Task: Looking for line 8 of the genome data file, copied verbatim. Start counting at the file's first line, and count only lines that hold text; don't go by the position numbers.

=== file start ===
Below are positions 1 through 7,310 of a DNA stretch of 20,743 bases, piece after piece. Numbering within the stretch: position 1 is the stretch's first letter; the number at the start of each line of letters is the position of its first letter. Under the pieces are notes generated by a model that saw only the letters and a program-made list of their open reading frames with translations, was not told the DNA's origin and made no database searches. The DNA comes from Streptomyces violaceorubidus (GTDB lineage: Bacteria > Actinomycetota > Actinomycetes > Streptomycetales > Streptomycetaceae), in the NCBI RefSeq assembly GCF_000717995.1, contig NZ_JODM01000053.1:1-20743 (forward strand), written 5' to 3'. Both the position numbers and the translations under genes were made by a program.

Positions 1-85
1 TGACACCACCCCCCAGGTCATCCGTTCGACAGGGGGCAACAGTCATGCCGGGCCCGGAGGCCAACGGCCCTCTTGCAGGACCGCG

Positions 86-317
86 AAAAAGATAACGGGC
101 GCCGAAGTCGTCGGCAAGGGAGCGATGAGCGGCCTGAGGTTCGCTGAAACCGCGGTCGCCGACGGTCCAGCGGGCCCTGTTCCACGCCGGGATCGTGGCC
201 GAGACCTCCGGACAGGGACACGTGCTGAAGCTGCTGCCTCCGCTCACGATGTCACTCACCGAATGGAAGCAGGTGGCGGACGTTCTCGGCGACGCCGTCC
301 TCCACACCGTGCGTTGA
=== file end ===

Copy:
301 TCCACACCGTGCGTTGA